Think of it as a temple to supreme relaxation, Les Bains De Marrakech, self-described as the “pioneers of private massage” offers an intoxicating range of treatments, such as: underwater massages, an Oriental bath drenched with orange blossom water, body-wrapping with eucalyptus. For a sartorial-slant, Es Saadi Palace Spa, has partnered with the Dior Institut to deliver an exceptional holistic menu of treatments that energize, detoxify, and combat signs of aging. The largest spa in town, the palace also offers traditional hammam favorites, facials and private couple treatments.



“The botanical gardens, with orchards and olive groves, surround an artificial lake built at the foot of the Atlas Mountains by the Almohad dynasty in the 12th century”

Modern Marrakech

Marrakech is more than just a maze of streets and an impressive history. For a taste of what’s exciting inhabitants now, visit Ville Nouvelle. Awash in street-art murals, the new town features cool concept boutiques, galleries and plenty of bars and cafes around the Guéliz neighborhood. This is also where Jardin Majorelle is located

Culture club

There’s almost too much to fit into one trip in this city, but you won’t want to miss Koutoubia Mosque and Ben Youssef Madrasa. The tallest building in Marrakesh, Koutoubia dates back to the 12th century when it was erected by the Almohad dynasty, and stands as a striking example of Moorish architecture. Throughout the day, you’ll hear the muezzin’s call to prayer rise up over the rose-colored buildings. A 14th-century theological school, Ben Youssef Madrasa was once home to 900 students. Replete with intricate interior decor, marble patios, courtyards and stunning pools, the madrasa is not to be missed. And of course the magnificent Menara Gardens. The botanical gardens, with orchards and olive groves, surround an artificial lake built at the foot of the Atlas Mountains by the Almohad dynasty in the 12th century.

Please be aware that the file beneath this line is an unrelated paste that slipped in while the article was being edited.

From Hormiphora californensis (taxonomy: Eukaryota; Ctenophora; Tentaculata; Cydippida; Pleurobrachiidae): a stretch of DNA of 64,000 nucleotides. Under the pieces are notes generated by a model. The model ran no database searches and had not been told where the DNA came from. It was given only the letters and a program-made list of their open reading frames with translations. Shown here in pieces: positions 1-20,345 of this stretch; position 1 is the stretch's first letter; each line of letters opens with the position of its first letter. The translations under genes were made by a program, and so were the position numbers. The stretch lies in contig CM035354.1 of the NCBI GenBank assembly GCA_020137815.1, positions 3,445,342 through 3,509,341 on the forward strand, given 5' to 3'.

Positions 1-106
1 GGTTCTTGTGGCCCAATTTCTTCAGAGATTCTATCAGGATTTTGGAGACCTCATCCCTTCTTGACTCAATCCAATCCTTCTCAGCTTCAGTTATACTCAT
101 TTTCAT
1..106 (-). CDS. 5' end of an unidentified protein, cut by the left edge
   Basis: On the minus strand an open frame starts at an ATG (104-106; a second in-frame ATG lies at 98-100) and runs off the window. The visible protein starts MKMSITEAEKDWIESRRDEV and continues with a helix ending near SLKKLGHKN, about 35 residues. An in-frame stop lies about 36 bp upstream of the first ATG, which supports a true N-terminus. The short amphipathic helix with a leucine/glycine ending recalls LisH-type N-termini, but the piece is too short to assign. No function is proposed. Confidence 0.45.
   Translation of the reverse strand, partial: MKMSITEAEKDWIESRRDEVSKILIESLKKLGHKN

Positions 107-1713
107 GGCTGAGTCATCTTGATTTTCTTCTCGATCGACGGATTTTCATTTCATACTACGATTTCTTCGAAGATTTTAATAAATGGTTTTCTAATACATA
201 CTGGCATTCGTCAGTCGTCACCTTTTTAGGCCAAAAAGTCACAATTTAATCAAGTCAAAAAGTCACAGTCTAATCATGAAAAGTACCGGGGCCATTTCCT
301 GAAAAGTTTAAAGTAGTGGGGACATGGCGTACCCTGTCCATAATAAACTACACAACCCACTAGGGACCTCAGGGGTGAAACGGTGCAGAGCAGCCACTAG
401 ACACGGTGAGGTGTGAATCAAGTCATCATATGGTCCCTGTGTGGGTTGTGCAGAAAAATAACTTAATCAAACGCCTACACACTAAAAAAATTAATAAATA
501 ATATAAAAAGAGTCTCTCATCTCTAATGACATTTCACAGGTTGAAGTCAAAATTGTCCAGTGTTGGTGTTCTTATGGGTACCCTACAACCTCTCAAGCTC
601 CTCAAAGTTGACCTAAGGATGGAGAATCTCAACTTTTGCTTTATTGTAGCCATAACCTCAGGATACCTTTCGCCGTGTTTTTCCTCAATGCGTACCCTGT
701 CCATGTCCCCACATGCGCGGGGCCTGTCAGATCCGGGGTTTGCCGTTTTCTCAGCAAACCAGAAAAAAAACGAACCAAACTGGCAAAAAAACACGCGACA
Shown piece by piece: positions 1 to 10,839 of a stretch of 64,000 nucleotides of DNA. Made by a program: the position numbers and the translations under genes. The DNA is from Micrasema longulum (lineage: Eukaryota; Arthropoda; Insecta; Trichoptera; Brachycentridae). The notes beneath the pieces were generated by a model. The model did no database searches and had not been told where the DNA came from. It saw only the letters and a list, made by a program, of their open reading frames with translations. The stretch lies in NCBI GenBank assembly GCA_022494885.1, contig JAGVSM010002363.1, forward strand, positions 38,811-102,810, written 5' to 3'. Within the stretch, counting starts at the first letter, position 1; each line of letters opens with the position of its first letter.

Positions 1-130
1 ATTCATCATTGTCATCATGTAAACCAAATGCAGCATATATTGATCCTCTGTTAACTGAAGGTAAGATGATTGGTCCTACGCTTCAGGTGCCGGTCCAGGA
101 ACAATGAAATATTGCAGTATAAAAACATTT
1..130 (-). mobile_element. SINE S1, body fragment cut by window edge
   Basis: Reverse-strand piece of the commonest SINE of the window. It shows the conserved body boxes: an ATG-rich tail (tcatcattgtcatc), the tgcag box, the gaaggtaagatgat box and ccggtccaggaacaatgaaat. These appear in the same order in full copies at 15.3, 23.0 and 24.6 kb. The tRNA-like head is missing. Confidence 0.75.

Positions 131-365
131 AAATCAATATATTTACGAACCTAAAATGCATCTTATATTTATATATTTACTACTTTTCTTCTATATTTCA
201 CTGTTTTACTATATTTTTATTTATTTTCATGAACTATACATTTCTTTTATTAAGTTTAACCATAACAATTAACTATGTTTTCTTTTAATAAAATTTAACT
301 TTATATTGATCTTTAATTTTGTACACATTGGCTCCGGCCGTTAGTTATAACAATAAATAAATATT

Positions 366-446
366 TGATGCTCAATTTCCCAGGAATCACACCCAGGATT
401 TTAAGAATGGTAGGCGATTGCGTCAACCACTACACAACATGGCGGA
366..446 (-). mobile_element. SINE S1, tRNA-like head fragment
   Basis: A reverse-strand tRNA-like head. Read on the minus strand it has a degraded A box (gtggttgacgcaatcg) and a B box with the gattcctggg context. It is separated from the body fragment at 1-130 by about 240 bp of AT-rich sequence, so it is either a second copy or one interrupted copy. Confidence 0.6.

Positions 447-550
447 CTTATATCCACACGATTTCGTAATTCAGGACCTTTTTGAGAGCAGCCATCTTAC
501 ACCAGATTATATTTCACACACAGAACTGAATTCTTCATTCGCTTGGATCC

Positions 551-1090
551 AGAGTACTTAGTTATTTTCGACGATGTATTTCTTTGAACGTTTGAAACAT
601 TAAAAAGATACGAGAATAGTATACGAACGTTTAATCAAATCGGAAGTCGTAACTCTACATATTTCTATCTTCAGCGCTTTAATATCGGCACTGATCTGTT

Saadian Tombs

Descend into the lavish burial of the Saadi dynasty that once ruled Morocco. After the family was overthrown, the tombs were sealed in the 17th century only to be rediscovered in 1917. A masterpiece of craftsmanship, the elaborate tombs and elaborate gardens might sound a bit morbid, but the setting is rife with intrigue.


Bahia Palace

Spanning 20 acres, this sprawling imperial structure is one of the best-kept sites in Marrakech. Meaning “brilliant” in Arabic, Bahia was built in the 19th century by Si Moussa, the chamberlain for Sultan Hassan I. Bahia Palace was designed to surpass all others in elegance and style. A marriage of Andalusian and Moorish influence, the palace remains extraordinarily well-preserved.


Ready to escape the city center? Anima is an art enclave situated on the outskirts of the city. Established by artist André Heller, Anima is an imaginative garden oasis that houses the work of local and international talent besides Pablo Picasso and Keith Haring. Set amongst 250 varieties of plants (think: bamboo, cactus, palms and more), the magical garden features a cafe named after famed American writer Paul Bowles (and many of the ingredients used come straight from the garden). Free shuttles ferry patrons back and forth from central Marrakech.



Reflecting on the trip, you’ll be amazed at the richness of the color palette, the warmth of the people and the creativity brimming in every corner of this beautiful city. For more travel tips and inspiration connect with us on Instagram @whind